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Published on January 11th, 2012 | by Susan Kraemer


Obama Administration Fast-Tracks 2,500 MW Wind Project in Wyoming

January 11th, 2012 by  


By far the largest wind project ever built in North America is expected to get final approvals by the Department of the Interior’s Bureau of Land Management (BLM) within the next few months.

At 2,000 to 3,000 MW, the ChokeCherry/Sierra Madre Wind Project will dwarf anything built to date on this side of the Atlantic. This is much bigger than the Roscoe Wind Farm in Texas; the largest so far, at 781 MW.

The BLM says that the proposed 1,000 turbine project is sited on two areas approximately nine miles apart within the Wind Site Testing and Monitoring Application Area – the Chokecherry site and the Sierra Madre site – located on 222,689 acres of federal, private, and state lands.

Only a portion of the total land area would be used for, or disturbed by, the project or the access roads, underground electric gathering lines, and overhead transmission line that its developer, Power Company of Wyoming is building as part of the proposed project.

The farm consists of approximately 1,000 wind turbine generators with a nameplate capacity ranging from 1.5 to 3 MW and substations to interconnect the generated power to the electric grid.

At 2,000 to 3,000 MW, the project represents about a third of 7,000 MW worth of renewable energy projects scheduled for approval this year on public lands.

The BLM has already approved a record number of projects during the Obama administration, quadrupling the amount of renewable power permits ever approved on public land.

Prior to this administration, the only renewable energy on public lands was mostly geothermal, and little of that was recent.

But if the 6,600 MW (6.6 GW) that the Obama administration has already approved represented a quadrupling of renewable power (from 1,600 MW in 2008 to 6,600 MW in 2011) this year’s approvals will double that, with another 7,000 MW (7 GW) of renewable energy permits, for a total of 13.6 GW.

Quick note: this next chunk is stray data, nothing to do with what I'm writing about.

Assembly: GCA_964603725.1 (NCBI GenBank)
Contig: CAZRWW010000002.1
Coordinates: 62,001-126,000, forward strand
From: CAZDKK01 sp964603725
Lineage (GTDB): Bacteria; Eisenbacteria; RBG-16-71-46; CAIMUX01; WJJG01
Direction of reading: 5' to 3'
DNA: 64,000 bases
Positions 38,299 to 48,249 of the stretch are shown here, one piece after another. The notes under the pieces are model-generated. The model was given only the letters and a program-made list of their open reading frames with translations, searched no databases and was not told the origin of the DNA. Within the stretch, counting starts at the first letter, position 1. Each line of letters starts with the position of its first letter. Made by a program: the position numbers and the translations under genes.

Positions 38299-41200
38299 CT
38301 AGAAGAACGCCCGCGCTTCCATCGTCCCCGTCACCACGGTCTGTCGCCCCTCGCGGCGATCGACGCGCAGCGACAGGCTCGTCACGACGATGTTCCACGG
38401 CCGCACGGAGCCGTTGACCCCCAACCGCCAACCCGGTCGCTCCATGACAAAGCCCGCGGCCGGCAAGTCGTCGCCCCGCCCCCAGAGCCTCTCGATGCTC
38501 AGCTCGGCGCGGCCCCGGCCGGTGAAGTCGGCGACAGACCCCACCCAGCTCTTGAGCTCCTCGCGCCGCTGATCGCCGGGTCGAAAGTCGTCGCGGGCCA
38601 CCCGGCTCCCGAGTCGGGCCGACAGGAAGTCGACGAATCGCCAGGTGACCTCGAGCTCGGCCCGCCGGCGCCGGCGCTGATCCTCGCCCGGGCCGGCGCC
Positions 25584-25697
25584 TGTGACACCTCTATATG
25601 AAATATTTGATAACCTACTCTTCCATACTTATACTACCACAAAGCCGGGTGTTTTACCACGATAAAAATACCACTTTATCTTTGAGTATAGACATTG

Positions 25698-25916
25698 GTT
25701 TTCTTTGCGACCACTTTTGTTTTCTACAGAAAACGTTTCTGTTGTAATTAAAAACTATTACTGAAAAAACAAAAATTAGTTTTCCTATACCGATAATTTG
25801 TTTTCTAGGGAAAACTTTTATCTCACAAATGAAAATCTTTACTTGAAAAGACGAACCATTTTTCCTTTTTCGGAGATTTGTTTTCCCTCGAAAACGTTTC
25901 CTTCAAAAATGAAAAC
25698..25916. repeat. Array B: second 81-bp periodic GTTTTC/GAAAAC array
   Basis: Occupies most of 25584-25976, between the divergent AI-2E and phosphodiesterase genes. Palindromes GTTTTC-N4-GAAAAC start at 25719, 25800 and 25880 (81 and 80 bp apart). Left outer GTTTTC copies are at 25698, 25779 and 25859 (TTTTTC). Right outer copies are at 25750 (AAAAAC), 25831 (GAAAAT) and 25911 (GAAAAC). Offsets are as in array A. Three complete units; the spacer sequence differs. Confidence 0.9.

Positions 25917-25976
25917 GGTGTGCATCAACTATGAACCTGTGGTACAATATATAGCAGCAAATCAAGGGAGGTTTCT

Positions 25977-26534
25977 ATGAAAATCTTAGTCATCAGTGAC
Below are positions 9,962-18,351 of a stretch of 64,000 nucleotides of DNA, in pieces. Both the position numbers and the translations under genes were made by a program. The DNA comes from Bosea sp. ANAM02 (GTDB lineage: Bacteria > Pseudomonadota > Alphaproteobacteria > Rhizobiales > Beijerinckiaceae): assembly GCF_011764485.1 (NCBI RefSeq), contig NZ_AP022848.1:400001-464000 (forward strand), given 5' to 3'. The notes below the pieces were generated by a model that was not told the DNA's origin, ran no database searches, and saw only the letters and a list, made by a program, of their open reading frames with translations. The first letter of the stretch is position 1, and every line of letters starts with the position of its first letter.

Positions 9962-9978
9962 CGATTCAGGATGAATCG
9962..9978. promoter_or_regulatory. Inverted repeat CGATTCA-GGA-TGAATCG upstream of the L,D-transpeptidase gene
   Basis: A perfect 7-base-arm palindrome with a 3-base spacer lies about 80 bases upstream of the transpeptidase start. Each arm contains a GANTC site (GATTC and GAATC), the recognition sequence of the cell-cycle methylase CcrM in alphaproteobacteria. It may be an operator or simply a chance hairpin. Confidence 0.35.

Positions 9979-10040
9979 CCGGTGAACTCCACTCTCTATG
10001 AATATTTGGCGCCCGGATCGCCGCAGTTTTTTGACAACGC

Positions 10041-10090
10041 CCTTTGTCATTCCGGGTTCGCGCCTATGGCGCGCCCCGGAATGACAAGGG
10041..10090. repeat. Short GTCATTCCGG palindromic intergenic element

The BLM manages over 245 million acres of public lands, and for the last few centuries, has used these lands for oil and gas leases, not solar and wind. Clean energy projects such as this giant Wyoming wind farm are completely new on public lands.

This could be the end of the renewable boom on public lands, because with the now legal control of US elections by the richest industry on the planet as a result of the Supreme Court’s decision on Citizen United, a return of power to Republican control is likely next.

But no matter what happens after 2012, we will still have 13.6 GW of renewable energy as a result of this administration’s fast track policy over these years. That is enough power for 5% of all US households to get 100% of their electricity from renewable energy on public lands for the next thirty years.

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About the Author

writes at CleanTechnica, CSP-Today and Renewable Energy World.  She has also been published at Wind Energy Update, Solar Plaza, Earthtechling PV-Insider , and GreenProphet, Ecoseed, NRDC OnEarth, MatterNetwork, Celsius, EnergyNow, and Scientific American. As a former serial entrepreneur in product design, Susan brings an innovator's perspective on inventing a carbon-constrained civilization: If necessity is the mother of invention, solving climate change is the mother of all necessities! As a lover of history and sci-fi, she enjoys chronicling the strange future we are creating in these interesting times.    Follow Susan on Twitter @dotcommodity.

  • “…This could be the end of the renewable boom on public lands, because with the now legal control of US elections by the richest industry on the planet as a result of the Supreme Court’s decision on Citizen United, a return of power to Republican control is likely next….”